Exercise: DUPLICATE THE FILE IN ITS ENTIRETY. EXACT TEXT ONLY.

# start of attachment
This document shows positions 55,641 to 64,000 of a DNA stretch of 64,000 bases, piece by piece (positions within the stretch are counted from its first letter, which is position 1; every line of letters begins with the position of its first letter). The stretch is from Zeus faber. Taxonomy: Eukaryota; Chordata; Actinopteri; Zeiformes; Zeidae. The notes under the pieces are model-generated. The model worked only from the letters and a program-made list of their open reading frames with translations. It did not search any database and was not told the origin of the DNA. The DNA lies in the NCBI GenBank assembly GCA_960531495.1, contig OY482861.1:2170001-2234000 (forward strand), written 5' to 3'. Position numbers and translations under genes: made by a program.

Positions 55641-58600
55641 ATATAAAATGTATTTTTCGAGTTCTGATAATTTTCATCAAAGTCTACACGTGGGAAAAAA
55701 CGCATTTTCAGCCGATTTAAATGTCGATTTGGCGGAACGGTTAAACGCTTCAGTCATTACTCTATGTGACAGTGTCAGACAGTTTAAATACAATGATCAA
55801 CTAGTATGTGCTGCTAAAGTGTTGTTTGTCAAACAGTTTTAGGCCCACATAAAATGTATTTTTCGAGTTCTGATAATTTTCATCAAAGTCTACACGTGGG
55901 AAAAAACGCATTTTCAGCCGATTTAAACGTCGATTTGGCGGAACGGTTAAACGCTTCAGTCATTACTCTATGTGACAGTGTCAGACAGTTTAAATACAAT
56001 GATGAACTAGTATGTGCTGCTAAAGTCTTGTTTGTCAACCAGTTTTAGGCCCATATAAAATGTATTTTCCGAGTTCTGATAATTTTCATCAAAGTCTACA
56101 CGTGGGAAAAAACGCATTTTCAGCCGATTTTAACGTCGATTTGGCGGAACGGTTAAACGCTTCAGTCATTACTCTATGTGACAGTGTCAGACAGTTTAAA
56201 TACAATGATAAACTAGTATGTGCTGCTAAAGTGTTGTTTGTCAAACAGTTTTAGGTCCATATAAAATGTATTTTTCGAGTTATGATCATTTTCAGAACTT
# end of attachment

This document shows positions 55,641 to 64,000 of a DNA stretch of 64,000 bases, piece by piece (positions within the stretch are counted from its first letter, which is position 1; every line of letters begins with the position of its first letter). The stretch is from Zeus faber. Taxonomy: Eukaryota; Chordata; Actinopteri; Zeiformes; Zeidae. The notes under the pieces are model-generated. The model worked only from the letters and a program-made list of their open reading frames with translations. It did not search any database and was not told the origin of the DNA. The DNA lies in the NCBI GenBank assembly GCA_960531495.1, contig OY482861.1:2170001-2234000 (forward strand), written 5' to 3'. Position numbers and translations under genes: made by a program.

Positions 55641-58600
55641 ATATAAAATGTATTTTTCGAGTTCTGATAATTTTCATCAAAGTCTACACGTGGGAAAAAA
55701 CGCATTTTCAGCCGATTTAAATGTCGATTTGGCGGAACGGTTAAACGCTTCAGTCATTACTCTATGTGACAGTGTCAGACAGTTTAAATACAATGATCAA
55801 CTAGTATGTGCTGCTAAAGTGTTGTTTGTCAAACAGTTTTAGGCCCACATAAAATGTATTTTTCGAGTTCTGATAATTTTCATCAAAGTCTACACGTGGG
55901 AAAAAACGCATTTTCAGCCGATTTAAACGTCGATTTGGCGGAACGGTTAAACGCTTCAGTCATTACTCTATGTGACAGTGTCAGACAGTTTAAATACAAT
56001 GATGAACTAGTATGTGCTGCTAAAGTCTTGTTTGTCAACCAGTTTTAGGCCCATATAAAATGTATTTTCCGAGTTCTGATAATTTTCATCAAAGTCTACA
56101 CGTGGGAAAAAACGCATTTTCAGCCGATTTTAACGTCGATTTGGCGGAACGGTTAAACGCTTCAGTCATTACTCTATGTGACAGTGTCAGACAGTTTAAA
56201 TACAATGATAAACTAGTATGTGCTGCTAAAGTGTTGTTTGTCAAACAGTTTTAGGTCCATATAAAATGTATTTTTCGAGTTATGATCATTTTCAGAACTT